DOM THEODORE WBSSELING.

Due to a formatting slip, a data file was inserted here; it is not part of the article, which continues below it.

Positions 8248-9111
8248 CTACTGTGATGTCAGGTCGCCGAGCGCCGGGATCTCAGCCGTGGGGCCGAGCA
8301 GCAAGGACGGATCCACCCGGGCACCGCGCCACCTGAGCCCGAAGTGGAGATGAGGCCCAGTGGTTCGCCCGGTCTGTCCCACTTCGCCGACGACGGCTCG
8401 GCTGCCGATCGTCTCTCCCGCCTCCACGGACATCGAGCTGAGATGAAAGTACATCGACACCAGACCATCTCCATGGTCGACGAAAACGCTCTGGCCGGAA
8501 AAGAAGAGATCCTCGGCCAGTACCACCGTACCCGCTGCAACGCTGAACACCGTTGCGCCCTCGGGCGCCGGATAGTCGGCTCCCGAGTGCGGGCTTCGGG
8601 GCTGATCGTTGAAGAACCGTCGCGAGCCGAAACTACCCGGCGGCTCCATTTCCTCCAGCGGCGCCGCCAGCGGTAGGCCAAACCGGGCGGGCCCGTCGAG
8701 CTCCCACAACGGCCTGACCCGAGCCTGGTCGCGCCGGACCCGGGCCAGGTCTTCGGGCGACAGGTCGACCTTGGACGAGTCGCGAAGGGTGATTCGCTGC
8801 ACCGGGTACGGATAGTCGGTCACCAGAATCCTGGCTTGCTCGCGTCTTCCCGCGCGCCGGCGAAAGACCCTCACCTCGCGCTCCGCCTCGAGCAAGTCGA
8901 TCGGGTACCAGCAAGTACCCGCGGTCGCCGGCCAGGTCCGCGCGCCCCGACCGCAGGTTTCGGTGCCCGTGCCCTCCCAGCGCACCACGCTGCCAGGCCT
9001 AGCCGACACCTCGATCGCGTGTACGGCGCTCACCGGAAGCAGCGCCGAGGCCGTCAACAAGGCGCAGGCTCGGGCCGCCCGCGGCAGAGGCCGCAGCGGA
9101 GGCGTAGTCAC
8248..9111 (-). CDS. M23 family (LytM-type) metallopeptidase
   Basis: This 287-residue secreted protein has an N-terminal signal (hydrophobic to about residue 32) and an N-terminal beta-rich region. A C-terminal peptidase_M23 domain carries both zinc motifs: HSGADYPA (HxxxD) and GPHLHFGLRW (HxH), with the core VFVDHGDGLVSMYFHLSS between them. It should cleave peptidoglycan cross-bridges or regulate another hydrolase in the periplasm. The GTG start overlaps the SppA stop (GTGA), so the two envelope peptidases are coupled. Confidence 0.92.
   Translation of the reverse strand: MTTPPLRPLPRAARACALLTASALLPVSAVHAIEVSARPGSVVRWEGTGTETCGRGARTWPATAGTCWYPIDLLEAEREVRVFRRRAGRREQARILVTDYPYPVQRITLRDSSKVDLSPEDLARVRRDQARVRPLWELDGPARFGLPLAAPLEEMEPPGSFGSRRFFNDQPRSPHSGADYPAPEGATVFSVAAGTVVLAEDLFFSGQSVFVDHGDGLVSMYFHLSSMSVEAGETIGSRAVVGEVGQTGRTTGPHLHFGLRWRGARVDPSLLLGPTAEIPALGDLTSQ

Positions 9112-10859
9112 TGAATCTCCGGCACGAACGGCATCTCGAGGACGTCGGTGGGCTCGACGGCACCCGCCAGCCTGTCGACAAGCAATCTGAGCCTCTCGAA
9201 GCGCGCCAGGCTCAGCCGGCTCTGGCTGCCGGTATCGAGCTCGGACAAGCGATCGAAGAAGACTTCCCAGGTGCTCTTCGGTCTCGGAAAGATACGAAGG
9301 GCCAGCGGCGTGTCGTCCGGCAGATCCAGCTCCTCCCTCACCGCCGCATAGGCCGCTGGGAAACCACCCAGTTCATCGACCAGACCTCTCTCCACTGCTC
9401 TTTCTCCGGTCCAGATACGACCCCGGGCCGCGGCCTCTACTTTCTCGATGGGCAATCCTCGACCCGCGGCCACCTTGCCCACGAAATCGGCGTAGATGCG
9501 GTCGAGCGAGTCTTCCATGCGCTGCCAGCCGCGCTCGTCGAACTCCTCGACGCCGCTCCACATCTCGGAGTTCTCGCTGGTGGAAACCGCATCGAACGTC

Sie,—Ais one who nas lived all his life among English non-Catholics, and LS bold to say that he thoroughly understands their religious psychology, the articles with reference to the above have appealed most strongly. But does not the whole subject go much deeper than the continentalism of which we Catholics are justly accused, and is not the history of the question as follows: In 1558/9 the Crown of England extruded the English Catholic Hierarchy. and with it the whole framework of the Church as an accepted part of the national life. This grievous loss was triple. Not only did the religious initiative pass from the Church to the State; not only was the nation as a whole divorced authoritatively from the Holy See and the lines of communication between it and the clergy hopelessly disrupted, but the Church lost contact with the spiritual, academic and economic life of the nation for 300 years, as also the control of that religious genius that is inherent in our wonderful race. From 1559 onwards, the State Church, which was the political expression of the upper middle classes, was quite unequal to dealing with the spiritual life of the English people, and both the lower middle and upper middle classes revolted from religious State control in the two great revivals under John Wesley and Henry Newman, revolutions which the English Catholic Church was unable either to control or lead. In these two remarkable movements, which profoundly affected our nation, we see, not just Protestant vagaries. not Just two further " isms," but the earnest attempt of both classes to find expression for their religious genius. and, unwittingly. to turn towards that spiritual heritage. which, dislike It as we may, was lost to them by apostate Catholics in the sixteenth century. In a sense we may say that the English mantle of Augustine, Warharn, Pole and Heath had fallen, not on the shoulders of our devoted and overburdened Vicars Apostolic. willing as they would have been to bear it, but upon the unwilling shoulders of the saintly Wesley and the noble Puney, who, in the mysterious wisdom of God. began that turning movement towards the last Faith. When the Catholic Church of England finally emerged from it enforced catacombic existence in 1850 it was a very different body from that which had been driven to earth in 1559. Dazzled by the light of the new day; cramped by its long recumbent position of three hundred years; shorn of as Tudor wealth and position, this Rip Van Winkle was to the English nation but the palest, shadowy successor of Augustine, Warham, Pole and Heath, appear. inc! With wi ft foreign speech end a spiritual,. academic and economic outlook totally estranged from the land of his birth. TO-day we have the spectacle of a well-led and well-ordered English Catholic Church composed largely of Irish or foreign elements professing the Faith that this country needs. Beside it is a bankrupt State Church with a falling birth-rate and bank-rate. held together by an Act of Parliament, and the bulk of the nation. still spiritually virile and basically Nonconformist, slipping steadily into the morass of nee-paganism. A time will come, we are told, when the English people will turn again TO Rome. This is false, because they have already begun to turn in that direction, only to meet with a culture and ethos they cannot understand, whilst. we are afraid to say, Catholic prejudice and Ignorance of English Nonconformist outlook and belief form further barriers. But a time will come, probably after the war, when the English people will demand Catholicism, not as a religious want but as a national need, and one must ask oneself the question whether the Catholics of this country are ready and capable of dealing with such a situation. The present divergence goes back over three centuries. but it is not a question of the Faith versus Heresy, of Catholi cism versus Protestantism. It is the divergenee of a people separated from their rightful sacraments for three hundred years, and a Catholic body separated from a nation with a genius for religion and Which has passed through the gamut of its own spiritual experience and now hungers for the sacramental life of its forefathers.